NSInteger locationInSubviews = [[[self superview] subviews] indexOfObject:self];
    for (NSInteger index = locationInSubviews - 1; index >= 0; index--) {
        NSView *subview = [[[self superview] subviews] objectAtIndex:index];
        if (NSPointInRect(pointInSuperview, [subview frame]))
            return subview;
    }
    return [self superview];
}

This might be way more than you wanted, but I hope it helps.

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That's a very interesting answer, I'll most probably use the second part of your answer, it seems to be a good way to get the views based on their z-order. Thanks! –  Form Oct 9 '09 at 13:38

All you have to do is call [super mouseDown:event]. Since Mac OS X 10.5 (this did not work the same way before) NSView knows how to handle overlapping views and will take care of event handling for you.


If you need to target releases before 10.5: This is a really bad idea. Not only does the event handling mechanism not know how to deal with overlapping subviews, neither does the drawing system and you can see some very strange artefacts. That said, if you're determined:

Override -[NSView hitTest:] in your custom control/view. AppKit uses this method to determine which view in the hierarchy to deliver mouse events to. If you return nil that point in your custom view is ignored and the event should get delivered to the next view covering that point.

Mind though, this is still a bad idea because of the reasons I outlined above. It just wasn't something formally supported by AppKit at the time. The more generally accepted workaround on 10.4 and earlier is to use a child window.

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That's nice to know, thanks! However, I must support at least 10.4 so I'll have to do this another way. Currently I'm setting the next responder manually and it works, but it's not optimal. Surely there is a cleaner way to do this on 10.4 and older... –  Form Oct 9 '09 at 1:17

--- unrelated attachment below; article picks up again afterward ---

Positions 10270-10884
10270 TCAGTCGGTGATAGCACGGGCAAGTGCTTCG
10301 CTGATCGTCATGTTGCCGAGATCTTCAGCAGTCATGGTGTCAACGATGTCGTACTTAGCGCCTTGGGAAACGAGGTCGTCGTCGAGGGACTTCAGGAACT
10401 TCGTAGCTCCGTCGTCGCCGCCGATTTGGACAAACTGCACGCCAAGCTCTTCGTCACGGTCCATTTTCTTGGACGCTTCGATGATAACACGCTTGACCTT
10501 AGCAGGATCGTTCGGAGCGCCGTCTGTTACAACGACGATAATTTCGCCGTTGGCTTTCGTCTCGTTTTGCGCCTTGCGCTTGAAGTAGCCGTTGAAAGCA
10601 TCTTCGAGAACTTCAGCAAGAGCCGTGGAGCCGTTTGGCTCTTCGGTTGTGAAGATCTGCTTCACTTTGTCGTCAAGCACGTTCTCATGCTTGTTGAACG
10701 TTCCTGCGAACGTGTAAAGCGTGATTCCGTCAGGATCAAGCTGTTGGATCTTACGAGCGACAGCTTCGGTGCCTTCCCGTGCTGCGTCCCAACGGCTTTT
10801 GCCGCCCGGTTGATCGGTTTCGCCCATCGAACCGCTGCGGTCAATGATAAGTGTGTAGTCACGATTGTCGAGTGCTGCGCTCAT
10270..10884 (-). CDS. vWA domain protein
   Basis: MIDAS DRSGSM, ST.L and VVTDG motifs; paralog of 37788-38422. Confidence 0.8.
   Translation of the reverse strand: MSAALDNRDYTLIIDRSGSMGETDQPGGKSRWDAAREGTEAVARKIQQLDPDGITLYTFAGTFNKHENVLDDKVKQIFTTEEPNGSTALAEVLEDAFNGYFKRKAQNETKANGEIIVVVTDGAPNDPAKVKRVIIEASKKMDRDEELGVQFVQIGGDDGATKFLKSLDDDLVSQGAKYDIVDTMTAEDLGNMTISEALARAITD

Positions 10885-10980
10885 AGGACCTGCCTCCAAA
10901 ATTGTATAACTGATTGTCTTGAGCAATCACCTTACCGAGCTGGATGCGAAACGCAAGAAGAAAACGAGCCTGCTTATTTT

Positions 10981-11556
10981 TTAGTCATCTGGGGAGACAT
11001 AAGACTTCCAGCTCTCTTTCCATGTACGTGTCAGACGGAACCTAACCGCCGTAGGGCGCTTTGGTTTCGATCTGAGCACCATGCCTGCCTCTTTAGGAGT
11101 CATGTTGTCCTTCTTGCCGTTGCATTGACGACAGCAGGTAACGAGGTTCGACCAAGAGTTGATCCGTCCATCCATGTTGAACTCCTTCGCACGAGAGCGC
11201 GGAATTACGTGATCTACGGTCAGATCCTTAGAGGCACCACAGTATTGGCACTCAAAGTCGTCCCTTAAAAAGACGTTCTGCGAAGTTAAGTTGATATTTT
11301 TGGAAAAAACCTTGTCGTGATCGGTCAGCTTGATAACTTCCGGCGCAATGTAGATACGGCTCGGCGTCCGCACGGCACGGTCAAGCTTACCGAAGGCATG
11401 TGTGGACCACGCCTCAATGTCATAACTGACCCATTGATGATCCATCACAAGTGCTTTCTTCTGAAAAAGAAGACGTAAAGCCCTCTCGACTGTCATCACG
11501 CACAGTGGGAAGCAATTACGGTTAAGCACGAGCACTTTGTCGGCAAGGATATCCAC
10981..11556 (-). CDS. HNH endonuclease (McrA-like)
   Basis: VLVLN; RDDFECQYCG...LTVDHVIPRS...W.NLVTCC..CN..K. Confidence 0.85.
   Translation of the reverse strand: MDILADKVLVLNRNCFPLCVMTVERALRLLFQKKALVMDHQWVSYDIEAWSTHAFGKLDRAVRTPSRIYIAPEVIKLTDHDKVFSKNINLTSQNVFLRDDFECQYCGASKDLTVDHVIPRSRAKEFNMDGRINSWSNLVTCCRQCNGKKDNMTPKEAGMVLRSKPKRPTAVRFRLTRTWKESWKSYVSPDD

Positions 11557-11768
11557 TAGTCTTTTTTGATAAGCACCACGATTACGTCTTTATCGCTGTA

Could you elaborate on the child window please? –  Form Oct 9 '09 at 13:32
    
Create a borderless window that is the size of your custom control and attach it to the main window as a child window. Thus you gain the effect of overlapping views without having actually done so. It's somewhat of a pain to do, but like I said overlapping views are not supported on 10.4- and trying to force them to work is dangerous. –  Mike Abdullah Oct 10 '09 at 12:30
    
The hitTest override you mentioned is great, it works as intended on 10.5, so I'll be using this for my 10.5+ projects if I have to support this kind of behaviour again. I'm not sure about the child windows though… it looks like a pretty far fetched hack to me. Personally I think manually setting the next responder (or another variable to use for passing events) is a little better (still not very "clean" but well…). Thanks for taking the time to answer my question! –  Form Oct 10 '09 at 13:24
    
Well like I said, 10.4 doesn't support overlapping views. It's not a hack to get the desired event handling behaviour, but a hack to get the effect of an overlapping view in the first place. –  Mike Abdullah Oct 10 '09 at 14:42